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Vasectomy side effects are rare and pose little threat, with the procedure widely regarded as an extremely safe and reliable method of birth control. As with any surgical procedure, pain is among the likely vasectomy side effects, with inflammation and infection also possible. Other potential vasectomy side effects such as a decline in libido or erectile dysfunction are possible, but they are uncommon and treatable. Some men develop an immune reaction to their own sperm, which might have an impact on their health. The most severe vasectomy side effect, though, is its permanence; unlike other contraceptive methods, a vasectomy is a lifelong measure and is not easily reversed.
Post-operative pain is the most likely side effect to be encountered. The site of the incision will be sore in the days following the operation. This pain should subside within a week, and over-the-counter pain killers usually are sufficient for managing the pain.
Infection and inflammation are possible vasectomy side effects as well. Some redness and swelling is expected, but if these symptoms do not fade within a week or if they are accompanied by fever, medical attention might be required. The man also might develop a granuloma, a small noncancerous lump created by leakage of sperm from the severed vas deferens, which can inflame and infect the area. If any of these vasectomy side effects are suspected, consultation with a doctor is recommended.
Immune reactions to sperm cells are possible after a vasectomy, with some men producing antibodies that target sperm. Researchers have raised concerns that the body’s attack on its own cells might lead to other, potentially serious conditions, including arthritis, atherosclerosis, heart disease, diabetes, multiple sclerosis and cancer. Results of studies have been inconclusive, and no link between these conditions and vasectomy has been confirmed.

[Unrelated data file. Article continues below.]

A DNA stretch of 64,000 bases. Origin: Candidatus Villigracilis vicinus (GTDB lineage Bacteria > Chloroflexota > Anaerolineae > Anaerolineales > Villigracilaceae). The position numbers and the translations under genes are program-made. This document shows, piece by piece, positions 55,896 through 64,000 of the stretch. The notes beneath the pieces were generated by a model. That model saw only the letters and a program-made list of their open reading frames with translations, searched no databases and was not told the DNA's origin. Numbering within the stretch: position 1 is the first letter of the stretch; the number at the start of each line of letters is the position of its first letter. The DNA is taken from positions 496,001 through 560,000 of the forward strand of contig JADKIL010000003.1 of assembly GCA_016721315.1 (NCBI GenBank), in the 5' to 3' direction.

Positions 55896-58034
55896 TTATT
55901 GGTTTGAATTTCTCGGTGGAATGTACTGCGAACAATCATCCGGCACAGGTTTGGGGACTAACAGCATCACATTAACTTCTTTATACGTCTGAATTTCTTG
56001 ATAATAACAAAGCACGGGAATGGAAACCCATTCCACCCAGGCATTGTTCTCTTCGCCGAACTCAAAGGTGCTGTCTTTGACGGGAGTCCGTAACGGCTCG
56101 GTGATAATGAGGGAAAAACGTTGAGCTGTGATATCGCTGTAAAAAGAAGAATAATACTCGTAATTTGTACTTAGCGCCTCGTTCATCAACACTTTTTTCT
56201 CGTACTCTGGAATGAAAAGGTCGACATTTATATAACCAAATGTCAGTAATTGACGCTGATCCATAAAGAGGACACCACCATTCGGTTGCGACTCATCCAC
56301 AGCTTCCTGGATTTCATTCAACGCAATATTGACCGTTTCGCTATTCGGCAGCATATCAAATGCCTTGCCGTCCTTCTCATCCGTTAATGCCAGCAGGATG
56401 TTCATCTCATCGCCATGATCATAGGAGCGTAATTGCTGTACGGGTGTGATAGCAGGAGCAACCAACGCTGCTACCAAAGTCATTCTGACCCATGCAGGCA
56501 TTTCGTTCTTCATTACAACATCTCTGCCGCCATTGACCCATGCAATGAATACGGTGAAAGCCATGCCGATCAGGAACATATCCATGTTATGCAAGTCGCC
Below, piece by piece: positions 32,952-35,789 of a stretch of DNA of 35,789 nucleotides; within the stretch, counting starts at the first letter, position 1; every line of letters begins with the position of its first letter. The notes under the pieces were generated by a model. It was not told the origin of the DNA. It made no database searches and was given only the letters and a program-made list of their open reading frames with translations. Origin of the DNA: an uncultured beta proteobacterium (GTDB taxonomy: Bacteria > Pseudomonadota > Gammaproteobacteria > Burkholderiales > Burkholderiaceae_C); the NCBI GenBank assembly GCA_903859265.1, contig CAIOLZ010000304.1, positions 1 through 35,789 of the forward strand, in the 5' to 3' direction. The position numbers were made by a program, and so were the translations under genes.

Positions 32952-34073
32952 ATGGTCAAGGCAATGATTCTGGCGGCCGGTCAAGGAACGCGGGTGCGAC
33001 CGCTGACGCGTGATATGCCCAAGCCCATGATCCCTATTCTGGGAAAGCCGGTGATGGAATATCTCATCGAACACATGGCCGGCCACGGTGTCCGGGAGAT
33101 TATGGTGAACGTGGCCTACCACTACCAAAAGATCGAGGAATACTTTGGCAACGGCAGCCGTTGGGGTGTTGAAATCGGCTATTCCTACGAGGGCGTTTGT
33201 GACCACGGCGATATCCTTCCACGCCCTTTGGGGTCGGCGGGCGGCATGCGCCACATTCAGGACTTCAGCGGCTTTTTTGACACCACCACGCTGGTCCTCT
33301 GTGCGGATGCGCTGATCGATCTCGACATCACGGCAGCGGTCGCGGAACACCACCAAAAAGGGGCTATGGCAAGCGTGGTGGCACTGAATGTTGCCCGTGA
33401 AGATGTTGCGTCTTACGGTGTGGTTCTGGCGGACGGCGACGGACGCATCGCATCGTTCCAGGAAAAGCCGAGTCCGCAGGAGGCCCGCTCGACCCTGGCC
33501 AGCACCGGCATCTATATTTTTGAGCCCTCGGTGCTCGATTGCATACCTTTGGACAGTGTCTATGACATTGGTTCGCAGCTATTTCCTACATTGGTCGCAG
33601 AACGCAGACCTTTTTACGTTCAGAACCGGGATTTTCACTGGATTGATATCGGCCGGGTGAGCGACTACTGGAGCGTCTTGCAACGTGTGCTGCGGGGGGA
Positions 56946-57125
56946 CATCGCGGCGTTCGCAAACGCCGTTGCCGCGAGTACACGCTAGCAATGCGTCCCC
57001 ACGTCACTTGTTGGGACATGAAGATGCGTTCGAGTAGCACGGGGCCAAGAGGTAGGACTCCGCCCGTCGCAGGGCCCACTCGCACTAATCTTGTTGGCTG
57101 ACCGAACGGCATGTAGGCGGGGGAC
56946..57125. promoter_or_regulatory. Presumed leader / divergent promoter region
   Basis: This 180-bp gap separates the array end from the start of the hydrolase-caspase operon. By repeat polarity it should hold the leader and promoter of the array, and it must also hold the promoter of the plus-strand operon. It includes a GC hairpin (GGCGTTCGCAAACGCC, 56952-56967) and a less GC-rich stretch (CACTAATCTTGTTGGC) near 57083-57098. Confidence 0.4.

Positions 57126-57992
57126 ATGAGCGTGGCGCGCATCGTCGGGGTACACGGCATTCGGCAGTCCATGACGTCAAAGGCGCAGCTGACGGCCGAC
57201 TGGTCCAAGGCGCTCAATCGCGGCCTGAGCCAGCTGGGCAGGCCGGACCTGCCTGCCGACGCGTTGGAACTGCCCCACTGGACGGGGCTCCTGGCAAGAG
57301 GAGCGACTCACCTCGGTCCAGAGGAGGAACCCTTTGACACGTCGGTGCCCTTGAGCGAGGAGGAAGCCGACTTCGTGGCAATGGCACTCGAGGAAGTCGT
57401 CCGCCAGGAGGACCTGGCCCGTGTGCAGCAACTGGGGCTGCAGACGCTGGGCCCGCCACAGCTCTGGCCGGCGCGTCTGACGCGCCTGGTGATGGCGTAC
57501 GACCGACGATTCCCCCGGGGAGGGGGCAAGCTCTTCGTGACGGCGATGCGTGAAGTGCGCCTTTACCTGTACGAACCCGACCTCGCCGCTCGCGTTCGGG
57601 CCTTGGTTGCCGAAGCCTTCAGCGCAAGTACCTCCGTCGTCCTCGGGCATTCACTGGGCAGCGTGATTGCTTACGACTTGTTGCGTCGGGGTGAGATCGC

Some men do report a decline in sexual interest, and some report erectile dysfunction following a vasectomy. A vasectomy does not, however, affect the levels of testosterone production, nor does it affect sensitivity or any physical function. Vasectomy side effects relating to sex drive and erectile dysfunction usually are emotional in nature, and therapy can be effective in correcting these problems.
Vasectomies are not easily reversible and should be undertaken only by men who are sure that they do not wish to have any more children. In some cases, reversals have been attempted, but the procedure is not reliable. Some have chosen to store semen in a sperm bank just in case they have a change of heart, but this is an expensive option.
Although vasectomies offer very reliable contraception, they do not provide the same degree of protection offered by some other methods. Vasectomies do not, for example, offer any protection against sexually transmitted diseases. The ideal vasectomy candidate is a monogamous man who has decided with his partner to have no more children.
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